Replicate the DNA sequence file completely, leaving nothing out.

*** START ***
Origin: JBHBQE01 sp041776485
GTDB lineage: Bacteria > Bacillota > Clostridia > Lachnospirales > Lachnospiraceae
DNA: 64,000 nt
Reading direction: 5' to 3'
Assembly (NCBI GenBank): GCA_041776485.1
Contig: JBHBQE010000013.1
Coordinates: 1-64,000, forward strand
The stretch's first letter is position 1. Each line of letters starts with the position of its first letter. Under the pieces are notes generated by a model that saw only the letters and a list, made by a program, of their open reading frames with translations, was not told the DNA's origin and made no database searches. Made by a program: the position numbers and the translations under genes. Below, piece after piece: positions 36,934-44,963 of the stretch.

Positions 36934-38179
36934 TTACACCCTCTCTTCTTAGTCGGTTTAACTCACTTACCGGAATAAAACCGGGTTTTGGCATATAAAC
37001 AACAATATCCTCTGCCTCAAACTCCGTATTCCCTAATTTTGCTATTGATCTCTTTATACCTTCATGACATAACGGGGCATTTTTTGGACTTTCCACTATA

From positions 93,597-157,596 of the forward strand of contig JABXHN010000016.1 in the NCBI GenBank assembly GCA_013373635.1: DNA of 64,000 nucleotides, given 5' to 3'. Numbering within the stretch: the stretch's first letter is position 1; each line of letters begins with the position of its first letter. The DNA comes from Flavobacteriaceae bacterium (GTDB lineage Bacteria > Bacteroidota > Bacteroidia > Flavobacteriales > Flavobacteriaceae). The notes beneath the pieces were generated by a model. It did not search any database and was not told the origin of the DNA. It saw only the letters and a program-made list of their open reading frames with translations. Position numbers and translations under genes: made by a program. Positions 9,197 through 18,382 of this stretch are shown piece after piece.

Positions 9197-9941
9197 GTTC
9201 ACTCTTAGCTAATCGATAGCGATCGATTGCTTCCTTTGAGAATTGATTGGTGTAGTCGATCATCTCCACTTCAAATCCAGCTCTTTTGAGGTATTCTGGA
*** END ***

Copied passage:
Origin: JBHBQE01 sp041776485
GTDB lineage: Bacteria > Bacillota > Clostridia > Lachnospirales > Lachnospiraceae
DNA: 64,000 nt
Reading direction: 5' to 3'
Assembly (NCBI GenBank): GCA_041776485.1
Contig: JBHBQE010000013.1
Coordinates: 1-64,000, forward strand
The stretch's first letter is position 1. Each line of letters starts with the position of its first letter. Under the pieces are notes generated by a model that saw only the letters and a list, made by a program, of their open reading frames with translations, was not told the DNA's origin and made no database searches. Made by a program: the position numbers and the translations under genes. Below, piece after piece: positions 36,934-44,963 of the stretch.

Positions 36934-38179
36934 TTACACCCTCTCTTCTTAGTCGGTTTAACTCACTTACCGGAATAAAACCGGGTTTTGGCATATAAAC
37001 AACAATATCCTCTGCCTCAAACTCCGTATTCCCTAATTTTGCTATTGATCTCTTTATACCTTCATGACATAACGGGGCATTTTTTGGACTTTCCACTATA

From positions 93,597-157,596 of the forward strand of contig JABXHN010000016.1 in the NCBI GenBank assembly GCA_013373635.1: DNA of 64,000 nucleotides, given 5' to 3'. Numbering within the stretch: the stretch's first letter is position 1; each line of letters begins with the position of its first letter. The DNA comes from Flavobacteriaceae bacterium (GTDB lineage Bacteria > Bacteroidota > Bacteroidia > Flavobacteriales > Flavobacteriaceae). The notes beneath the pieces were generated by a model. It did not search any database and was not told the origin of the DNA. It saw only the letters and a program-made list of their open reading frames with translations. Position numbers and translations under genes: made by a program. Positions 9,197 through 18,382 of this stretch are shown piece after piece.

Positions 9197-9941
9197 GTTC
9201 ACTCTTAGCTAATCGATAGCGATCGATTGCTTCCTTTGAGAATTGATTGGTGTAGTCGATCATCTCCACTTCAAATCCAGCTCTTTTGAGGTATTCTGGA